I have reaped the benefits from following the moto Carpe Diem, or just a general ‘why the hell not?’ philosophy in my writing.
We’ve all been in a work place where there’s been someone who is precious about their job. They’ll do what’s in their job description and not a bit more, compared to others who are willing to try something new, cover a different role, go on training days, deviate from their job description. And do you know what? That more willing person will have a more interesting job, a more exciting life and potentially be of more use to that company. Variety really is the spice of life, the thing that makes life more enjoyable.
So here’s my experience.
Last September our writers’ group was given the opportunity of writing a talking heads monologue lasting about fifteen minutes. At the time I was deep into re-writing the first draft of a middle grade book, trying hard to get it right. I’d had interest from agents previously and was hopeful that this would be The One. So it would have been perfectly understandable (and probably sensible!) for me to say, “Sorry, I’m focused on my goal, my life is busy, so I’ll give it a miss.” Besides, I’d never even written a screenplay before and hadn’t the vaguest idea how they work.
But I didn’t. I googled what a talking heads monologue was and discovered that Alan Bennett is the guru of this genre, so read his book ‘The Complete Talking Heads’ and watched them all on DVD. I loved them. They were just my thing; a concentrated dollop of character with a twist of plot.
So I wrote one. I re-wrote it a bit and sent it to a friend who had taught Alan Bennett at GCSE for years and adored his work. Gulp! Fortunately she liked it.
After tweaking and spending a morning on my own, reading it aloud with a generic northern accent, I sent it off to Wendy Freer from Pudding Bag Productions in Ashby. She replied saying she loved it!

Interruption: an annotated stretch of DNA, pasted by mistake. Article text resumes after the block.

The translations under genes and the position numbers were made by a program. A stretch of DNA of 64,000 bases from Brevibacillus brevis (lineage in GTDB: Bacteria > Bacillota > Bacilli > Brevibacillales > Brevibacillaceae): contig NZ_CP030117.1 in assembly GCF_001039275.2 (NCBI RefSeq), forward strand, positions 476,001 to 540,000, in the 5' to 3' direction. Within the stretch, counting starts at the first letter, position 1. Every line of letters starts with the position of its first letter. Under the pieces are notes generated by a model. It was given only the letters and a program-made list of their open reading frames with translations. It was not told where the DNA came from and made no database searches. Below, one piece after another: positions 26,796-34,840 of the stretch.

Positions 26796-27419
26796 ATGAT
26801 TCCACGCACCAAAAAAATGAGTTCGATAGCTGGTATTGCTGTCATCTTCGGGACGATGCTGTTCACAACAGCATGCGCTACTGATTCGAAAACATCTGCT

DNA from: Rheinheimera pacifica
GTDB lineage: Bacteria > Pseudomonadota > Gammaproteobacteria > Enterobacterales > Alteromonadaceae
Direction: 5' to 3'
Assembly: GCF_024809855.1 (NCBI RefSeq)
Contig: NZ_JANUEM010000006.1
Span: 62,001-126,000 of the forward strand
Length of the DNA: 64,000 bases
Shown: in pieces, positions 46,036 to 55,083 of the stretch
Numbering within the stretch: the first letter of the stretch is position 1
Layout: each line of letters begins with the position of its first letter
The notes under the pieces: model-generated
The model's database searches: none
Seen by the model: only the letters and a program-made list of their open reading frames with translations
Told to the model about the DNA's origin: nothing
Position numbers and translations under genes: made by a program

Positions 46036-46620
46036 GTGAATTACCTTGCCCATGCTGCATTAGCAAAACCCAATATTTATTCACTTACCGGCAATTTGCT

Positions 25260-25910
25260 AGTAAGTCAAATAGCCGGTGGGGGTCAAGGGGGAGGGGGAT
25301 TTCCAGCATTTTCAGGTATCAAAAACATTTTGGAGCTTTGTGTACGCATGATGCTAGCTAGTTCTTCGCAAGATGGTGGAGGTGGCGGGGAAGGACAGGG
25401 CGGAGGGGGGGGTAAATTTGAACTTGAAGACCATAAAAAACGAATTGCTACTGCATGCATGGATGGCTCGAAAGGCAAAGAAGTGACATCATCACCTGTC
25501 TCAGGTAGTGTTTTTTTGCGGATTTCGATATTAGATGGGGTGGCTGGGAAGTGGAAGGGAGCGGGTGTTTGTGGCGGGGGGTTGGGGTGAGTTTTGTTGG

Over the next few months I met Paul Smith, the actor who was to play my character, Colin, watched him reading the script, chatted with him about how he sees Colin, talked over how he portrays him and even saw the film being made. It has been a huge amount of fun.
This last Saturday I went along to the Venture Theatre in Ashby where my film was being shown, along with five others, as part of the Ashby Arts Festival. It was amazing! I was nervous but excited. Paul did an excellent job of capturing Colin and Wendy directed brilliantly, so I needn’t have worried. The audience even laughed at all the funny bits – something I was terrified might have been tumbleweed moments.
Afterwards, several people asked if I was interested in writing a full length play. One also suggested that my monologue would work well as a half hour TV program. All of these options were completely beyond what I thought I was capable of a year ago, but now they seem possible. Not that they’ll necessarily get performed, but that I am able to write them. Writing screenplays is now within my reach.
So my point is this. If an opportunity presents itself, grab it with both hands. You never know where it might lead. It will broaden your horizons, make the impossible seem possible and make you more rounded as a person. And life will be richer because of it. Go on – take that nerve-racking step outside of your comfort zone and start living!
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